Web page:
According to analysts, exports of wheat may drop 9.3 percent to 21.1 million metric tons in the season ending May 31, the lowest since 1972.
“We’re no longer going to lead in volume every year,” said Alan Tracy, president of US Wheat Associates told Bloomberg, adding that an increase in global wheat trade was the only hope for the country.
— FarmLead.com (@FarmLead) April 21, 2016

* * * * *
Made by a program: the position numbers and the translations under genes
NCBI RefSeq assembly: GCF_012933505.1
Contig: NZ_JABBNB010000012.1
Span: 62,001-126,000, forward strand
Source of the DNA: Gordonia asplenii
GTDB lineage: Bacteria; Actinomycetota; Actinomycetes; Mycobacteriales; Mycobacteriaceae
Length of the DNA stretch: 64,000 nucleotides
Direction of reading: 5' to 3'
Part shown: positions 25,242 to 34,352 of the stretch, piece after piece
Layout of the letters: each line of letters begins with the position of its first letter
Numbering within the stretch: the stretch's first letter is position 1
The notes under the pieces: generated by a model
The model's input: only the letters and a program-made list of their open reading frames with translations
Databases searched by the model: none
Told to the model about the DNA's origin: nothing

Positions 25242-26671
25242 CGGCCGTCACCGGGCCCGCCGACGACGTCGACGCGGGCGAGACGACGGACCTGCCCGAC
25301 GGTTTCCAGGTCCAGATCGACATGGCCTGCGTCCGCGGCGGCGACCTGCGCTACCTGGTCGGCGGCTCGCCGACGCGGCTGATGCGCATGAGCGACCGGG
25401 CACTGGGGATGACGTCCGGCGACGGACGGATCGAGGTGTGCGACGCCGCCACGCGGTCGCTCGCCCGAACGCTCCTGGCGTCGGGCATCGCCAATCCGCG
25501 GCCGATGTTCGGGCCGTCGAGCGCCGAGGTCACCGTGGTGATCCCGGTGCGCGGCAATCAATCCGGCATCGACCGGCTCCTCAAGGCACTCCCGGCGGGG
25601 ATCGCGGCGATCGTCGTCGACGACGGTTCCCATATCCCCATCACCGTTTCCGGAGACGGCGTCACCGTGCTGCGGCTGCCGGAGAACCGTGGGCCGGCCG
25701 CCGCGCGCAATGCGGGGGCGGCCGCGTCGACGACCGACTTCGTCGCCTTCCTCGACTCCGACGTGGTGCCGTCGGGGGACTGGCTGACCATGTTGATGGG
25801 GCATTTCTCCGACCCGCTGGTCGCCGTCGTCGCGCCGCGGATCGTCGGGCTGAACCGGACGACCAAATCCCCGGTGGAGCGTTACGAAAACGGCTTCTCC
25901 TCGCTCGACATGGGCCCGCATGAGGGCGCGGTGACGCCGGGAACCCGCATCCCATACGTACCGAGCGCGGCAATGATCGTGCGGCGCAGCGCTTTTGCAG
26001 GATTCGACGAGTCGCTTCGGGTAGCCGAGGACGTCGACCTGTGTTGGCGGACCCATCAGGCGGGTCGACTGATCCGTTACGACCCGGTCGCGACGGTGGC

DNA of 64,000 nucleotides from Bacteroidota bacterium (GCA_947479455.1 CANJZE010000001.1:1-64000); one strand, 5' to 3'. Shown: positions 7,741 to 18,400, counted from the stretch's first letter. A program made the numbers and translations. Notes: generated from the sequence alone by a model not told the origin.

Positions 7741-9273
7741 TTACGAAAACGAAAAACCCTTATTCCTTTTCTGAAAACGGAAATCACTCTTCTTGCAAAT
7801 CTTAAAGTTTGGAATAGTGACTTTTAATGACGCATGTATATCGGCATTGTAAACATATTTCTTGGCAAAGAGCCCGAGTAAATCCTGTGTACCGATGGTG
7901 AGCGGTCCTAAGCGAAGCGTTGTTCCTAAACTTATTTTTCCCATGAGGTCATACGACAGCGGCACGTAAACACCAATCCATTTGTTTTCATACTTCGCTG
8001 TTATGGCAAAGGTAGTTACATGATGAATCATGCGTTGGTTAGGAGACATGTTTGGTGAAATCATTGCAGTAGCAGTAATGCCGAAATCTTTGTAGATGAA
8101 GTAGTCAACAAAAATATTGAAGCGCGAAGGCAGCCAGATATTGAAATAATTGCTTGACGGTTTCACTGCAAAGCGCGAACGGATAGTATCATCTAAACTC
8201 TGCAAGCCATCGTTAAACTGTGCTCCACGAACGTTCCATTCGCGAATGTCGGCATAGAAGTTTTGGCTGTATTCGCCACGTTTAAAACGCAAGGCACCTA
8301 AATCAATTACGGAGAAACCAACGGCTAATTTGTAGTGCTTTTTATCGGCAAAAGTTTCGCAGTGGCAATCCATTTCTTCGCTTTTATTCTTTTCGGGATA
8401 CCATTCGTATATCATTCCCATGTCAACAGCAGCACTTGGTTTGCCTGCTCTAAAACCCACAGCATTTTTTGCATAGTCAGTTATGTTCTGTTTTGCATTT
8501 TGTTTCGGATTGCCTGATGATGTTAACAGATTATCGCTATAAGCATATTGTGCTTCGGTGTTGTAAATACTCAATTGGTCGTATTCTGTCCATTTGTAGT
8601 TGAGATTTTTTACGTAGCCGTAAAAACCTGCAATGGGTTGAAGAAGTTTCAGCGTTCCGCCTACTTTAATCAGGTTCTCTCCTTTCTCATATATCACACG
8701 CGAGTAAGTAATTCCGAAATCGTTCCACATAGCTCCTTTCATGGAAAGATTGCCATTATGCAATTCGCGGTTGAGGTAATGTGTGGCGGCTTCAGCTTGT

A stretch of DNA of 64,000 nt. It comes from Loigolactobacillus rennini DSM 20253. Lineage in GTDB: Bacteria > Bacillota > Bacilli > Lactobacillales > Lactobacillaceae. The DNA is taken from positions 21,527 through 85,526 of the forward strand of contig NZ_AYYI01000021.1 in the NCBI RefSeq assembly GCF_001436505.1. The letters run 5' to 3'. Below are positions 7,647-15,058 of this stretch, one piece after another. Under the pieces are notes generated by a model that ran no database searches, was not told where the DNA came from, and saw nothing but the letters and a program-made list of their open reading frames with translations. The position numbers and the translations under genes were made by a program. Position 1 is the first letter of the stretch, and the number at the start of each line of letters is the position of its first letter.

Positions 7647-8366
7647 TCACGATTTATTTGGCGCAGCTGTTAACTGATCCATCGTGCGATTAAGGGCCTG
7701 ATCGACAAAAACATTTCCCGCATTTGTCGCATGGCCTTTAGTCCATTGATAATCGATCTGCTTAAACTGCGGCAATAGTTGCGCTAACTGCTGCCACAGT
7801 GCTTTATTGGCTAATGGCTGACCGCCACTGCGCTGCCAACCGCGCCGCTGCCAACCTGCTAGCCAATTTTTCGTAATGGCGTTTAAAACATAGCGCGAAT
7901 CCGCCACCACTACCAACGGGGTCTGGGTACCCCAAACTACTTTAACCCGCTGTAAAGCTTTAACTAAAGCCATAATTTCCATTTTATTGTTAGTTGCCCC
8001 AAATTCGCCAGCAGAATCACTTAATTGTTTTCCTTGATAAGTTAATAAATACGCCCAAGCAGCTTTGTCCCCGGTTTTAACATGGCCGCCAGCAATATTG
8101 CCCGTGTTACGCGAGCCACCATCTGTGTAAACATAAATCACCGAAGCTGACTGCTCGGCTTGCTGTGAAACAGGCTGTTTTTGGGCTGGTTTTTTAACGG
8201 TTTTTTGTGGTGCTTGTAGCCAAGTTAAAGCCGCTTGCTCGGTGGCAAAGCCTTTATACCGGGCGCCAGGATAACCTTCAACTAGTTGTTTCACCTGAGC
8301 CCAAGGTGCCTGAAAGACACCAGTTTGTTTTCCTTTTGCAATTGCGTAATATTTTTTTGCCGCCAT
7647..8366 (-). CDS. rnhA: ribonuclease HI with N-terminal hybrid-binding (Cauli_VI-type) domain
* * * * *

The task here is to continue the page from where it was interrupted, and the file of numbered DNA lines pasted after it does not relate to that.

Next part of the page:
Nearly forty percent of the US crop goes for export, according to the Department of Agriculture. The acreage for winter wheat fell to its second-lowest since 1913.
As US wheat is no longer the leader in global markets, American farmers are changing to corn and soybeans.